Tuesday to unfold battle between two high-profile coaches
India's World Cup battle against Australia on Tuesday will not only be played on the field but also in the minds of the master coaches of the two countries, Jose Brasa and Ric Charlesworth.Updated: Mar 01, 2010, 20:21 IST
India's World Cup battle against Australia on Tuesday will not only be played on the field but also in the minds of the master coaches of the two countries, Jose Brasa and Ric Charlesworth.
The common link between Brasa and Charlesworth is their association with Indian hockey to revive the eight-time Olympic winners' golden days.
Australian Charlesworth's stint as technical adviser lasted only a year. He quit in 2008, unable to find his way through the bureaucratic hurdles in India. In contrast, Spaniard Brasa seems to be gifted with a dogged determination which has kept him going till date.
Brasa, who coached the Spanish women's team to a top podium finish in the 1992 Barcelona Olympics, took over the reins of the Indian team after Charlesworth left and also consulted the Australian before coming to India.
"When I came to India I knew there will be obstacles. I have told my players that we will have to cross every hurdle and look at the positive side. I am here to learn," Brasa would always say.
Ten months into the job and Brasa has learned to rough it out in the Indian system. Though, the occasional anguish does show up.
The emphatic victory against Pakistan must have bolstered the Spaniard. For 10 months Brasa has gone about his task quietly, fine tuning the players' skills and trying to blend the Indians' traditional style with European finesse. The players found it difficult to adjust initially, but are now at home with Brasa's methods.
It was certainly a transformed Indian side on display against Pakistan Sunday night. They showed speed and moved around the turf fluently. More importantly, they played with a professional approach and stuck to the gameplan decided by their coach.
"Brasa's emphasis on getting the fundamentals right helped. You could see against Pakistan, the players got right the basics like timely delivery of the ball, positional delivery of the ball. You could do so many things with the ball but you have to release it quickly," former India international Ashok Kumar told IANS.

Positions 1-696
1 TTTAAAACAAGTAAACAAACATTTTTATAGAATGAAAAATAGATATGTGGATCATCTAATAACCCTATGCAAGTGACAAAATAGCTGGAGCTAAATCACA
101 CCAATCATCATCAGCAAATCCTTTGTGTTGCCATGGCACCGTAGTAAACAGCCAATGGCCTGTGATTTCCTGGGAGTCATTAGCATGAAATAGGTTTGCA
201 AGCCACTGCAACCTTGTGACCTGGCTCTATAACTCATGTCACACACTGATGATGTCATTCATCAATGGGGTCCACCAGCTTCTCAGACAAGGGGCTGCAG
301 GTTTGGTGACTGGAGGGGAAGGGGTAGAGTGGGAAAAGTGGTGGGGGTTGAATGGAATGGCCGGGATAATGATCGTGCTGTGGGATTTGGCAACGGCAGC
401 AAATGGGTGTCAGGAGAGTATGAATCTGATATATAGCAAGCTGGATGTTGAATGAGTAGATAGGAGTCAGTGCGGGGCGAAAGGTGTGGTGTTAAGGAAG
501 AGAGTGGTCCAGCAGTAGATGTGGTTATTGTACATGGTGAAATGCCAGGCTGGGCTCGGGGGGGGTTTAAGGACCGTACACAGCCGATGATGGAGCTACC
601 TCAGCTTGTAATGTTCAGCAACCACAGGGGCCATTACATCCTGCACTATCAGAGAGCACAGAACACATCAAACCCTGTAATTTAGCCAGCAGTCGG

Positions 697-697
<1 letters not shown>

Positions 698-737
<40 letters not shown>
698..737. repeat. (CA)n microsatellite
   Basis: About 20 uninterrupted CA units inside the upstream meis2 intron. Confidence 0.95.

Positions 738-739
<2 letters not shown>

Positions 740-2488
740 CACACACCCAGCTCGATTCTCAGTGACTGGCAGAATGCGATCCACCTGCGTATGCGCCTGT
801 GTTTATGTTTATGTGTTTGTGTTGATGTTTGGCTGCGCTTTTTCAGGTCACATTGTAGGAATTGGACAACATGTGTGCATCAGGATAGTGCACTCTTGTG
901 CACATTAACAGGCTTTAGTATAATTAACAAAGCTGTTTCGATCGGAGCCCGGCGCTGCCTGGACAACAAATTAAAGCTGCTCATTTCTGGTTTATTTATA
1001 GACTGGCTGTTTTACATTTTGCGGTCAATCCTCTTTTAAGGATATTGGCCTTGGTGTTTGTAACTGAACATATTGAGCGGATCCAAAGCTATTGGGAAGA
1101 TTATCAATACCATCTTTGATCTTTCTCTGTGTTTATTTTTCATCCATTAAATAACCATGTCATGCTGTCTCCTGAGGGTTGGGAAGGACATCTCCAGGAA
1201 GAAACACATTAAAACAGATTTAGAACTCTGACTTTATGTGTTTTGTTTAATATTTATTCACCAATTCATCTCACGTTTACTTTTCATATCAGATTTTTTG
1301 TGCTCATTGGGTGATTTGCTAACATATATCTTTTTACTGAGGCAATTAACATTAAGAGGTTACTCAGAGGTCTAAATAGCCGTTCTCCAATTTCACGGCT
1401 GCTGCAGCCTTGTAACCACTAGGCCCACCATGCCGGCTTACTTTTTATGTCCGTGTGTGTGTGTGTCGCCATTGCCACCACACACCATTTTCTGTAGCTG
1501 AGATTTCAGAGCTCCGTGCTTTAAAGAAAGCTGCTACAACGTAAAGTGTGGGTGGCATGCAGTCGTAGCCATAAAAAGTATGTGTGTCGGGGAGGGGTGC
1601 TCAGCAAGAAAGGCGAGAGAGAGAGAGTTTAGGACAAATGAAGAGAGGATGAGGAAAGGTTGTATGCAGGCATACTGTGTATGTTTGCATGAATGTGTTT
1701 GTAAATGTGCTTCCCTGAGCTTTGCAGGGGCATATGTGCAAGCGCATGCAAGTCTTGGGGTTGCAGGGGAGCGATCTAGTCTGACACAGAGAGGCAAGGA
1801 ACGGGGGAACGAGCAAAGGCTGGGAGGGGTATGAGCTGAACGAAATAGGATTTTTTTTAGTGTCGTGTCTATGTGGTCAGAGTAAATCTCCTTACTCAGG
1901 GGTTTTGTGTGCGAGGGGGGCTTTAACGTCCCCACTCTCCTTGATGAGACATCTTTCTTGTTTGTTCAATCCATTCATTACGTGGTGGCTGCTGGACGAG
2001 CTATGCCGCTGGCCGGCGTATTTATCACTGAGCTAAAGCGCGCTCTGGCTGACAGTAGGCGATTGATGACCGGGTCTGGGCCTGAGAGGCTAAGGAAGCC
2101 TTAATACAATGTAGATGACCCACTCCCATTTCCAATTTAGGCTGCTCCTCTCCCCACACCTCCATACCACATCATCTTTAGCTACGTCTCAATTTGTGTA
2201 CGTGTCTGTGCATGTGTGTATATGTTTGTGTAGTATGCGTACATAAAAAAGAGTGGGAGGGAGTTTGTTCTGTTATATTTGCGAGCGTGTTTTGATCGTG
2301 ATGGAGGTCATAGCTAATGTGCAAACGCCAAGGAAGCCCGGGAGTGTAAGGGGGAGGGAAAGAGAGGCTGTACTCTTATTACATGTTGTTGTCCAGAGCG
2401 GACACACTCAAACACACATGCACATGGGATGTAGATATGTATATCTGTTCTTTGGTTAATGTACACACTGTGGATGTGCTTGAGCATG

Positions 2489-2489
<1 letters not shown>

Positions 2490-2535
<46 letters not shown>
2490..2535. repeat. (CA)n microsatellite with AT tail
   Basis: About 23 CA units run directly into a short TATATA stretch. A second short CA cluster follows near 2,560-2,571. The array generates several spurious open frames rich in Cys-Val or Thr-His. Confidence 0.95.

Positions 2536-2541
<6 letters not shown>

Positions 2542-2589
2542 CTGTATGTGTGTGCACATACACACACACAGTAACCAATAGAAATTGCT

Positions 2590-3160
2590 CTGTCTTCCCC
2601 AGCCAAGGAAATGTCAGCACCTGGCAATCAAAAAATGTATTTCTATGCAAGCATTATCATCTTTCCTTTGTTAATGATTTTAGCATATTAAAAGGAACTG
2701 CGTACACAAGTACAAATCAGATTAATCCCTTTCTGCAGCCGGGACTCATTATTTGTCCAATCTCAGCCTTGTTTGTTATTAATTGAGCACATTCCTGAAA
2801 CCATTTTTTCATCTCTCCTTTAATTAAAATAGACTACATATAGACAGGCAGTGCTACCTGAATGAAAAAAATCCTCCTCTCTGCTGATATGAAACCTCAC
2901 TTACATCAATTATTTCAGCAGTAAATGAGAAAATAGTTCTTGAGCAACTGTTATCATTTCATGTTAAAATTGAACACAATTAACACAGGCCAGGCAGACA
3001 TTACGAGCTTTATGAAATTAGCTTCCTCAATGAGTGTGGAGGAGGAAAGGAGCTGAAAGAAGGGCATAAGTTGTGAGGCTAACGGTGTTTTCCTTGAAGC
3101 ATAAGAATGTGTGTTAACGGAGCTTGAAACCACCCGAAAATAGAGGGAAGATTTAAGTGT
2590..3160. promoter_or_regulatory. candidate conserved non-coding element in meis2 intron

"The players were also moving freely. They were helping each other and there was a team spirit, which is a healthy sign."
"I am happy that Brasa has shown faith in players like Bharat Chikara when no other coach was willing to put his faith in him. See how Chikara played yesterday, not allowing the Pakistani forwards to move freely and at the same time, also playing his game," he said.
Charlesworth, who coached his national side to Champions trophy victory last year, may have had a bad day in office Sunday as title contenders Australia lost to England but make no mistake that he will make all the necessary moves to bring his team back in the reckoning.
"Australia lost the first match. Charlesworth will try to do something new and better," warns former India captain Zafar Iqbal.
Zafar points out the difference in style between the two coaches.
"Brasa believes in the Eoropean style while Charlesworth believes in the traditional formation. Look at Australia. They are playing in the same formation in which we used to play earlier," Zafar told IANS.
When India visited Australia a year ago, they were beaten by the Australian developmental squad coached by Charlesworth.
Tuesday's clash will be the two sides' first meeting at a major tournament for a year. Even Charlesworth concedes he cannot predict much about the Indian side.
"I can't say. We haven't played them in a while. I haven't even seen them play for sometime now," said Charlesworth after his team's loss Sunday and before going to study India in their match against Pakistan.
"India is a good team. But we've been in such situations before. There are no real surprises in international hockey."